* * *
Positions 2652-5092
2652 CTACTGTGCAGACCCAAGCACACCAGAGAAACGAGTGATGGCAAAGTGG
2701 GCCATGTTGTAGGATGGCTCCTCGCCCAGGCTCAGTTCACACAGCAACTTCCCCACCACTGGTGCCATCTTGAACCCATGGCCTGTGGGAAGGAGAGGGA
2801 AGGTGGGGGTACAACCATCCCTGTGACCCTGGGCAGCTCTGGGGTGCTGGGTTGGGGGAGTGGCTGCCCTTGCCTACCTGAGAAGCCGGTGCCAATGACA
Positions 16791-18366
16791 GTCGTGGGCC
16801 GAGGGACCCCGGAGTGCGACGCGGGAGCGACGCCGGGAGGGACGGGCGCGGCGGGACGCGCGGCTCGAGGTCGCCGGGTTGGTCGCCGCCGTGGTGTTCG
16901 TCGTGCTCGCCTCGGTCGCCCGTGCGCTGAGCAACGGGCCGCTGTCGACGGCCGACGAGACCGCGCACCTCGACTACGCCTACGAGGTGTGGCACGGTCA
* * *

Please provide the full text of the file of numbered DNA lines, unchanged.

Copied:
Positions 2652-5092
2652 CTACTGTGCAGACCCAAGCACACCAGAGAAACGAGTGATGGCAAAGTGG
2701 GCCATGTTGTAGGATGGCTCCTCGCCCAGGCTCAGTTCACACAGCAACTTCCCCACCACTGGTGCCATCTTGAACCCATGGCCTGTGGGAAGGAGAGGGA
2801 AGGTGGGGGTACAACCATCCCTGTGACCCTGGGCAGCTCTGGGGTGCTGGGTTGGGGGAGTGGCTGCCCTTGCCTACCTGAGAAGCCGGTGCCAATGACA
Positions 16791-18366
16791 GTCGTGGGCC
16801 GAGGGACCCCGGAGTGCGACGCGGGAGCGACGCCGGGAGGGACGGGCGCGGCGGGACGCGCGGCTCGAGGTCGCCGGGTTGGTCGCCGCCGTGGTGTTCG
16901 TCGTGCTCGCCTCGGTCGCCCGTGCGCTGAGCAACGGGCCGCTGTCGACGGCCGACGAGACCGCGCACCTCGACTACGCCTACGAGGTGTGGCACGGTCA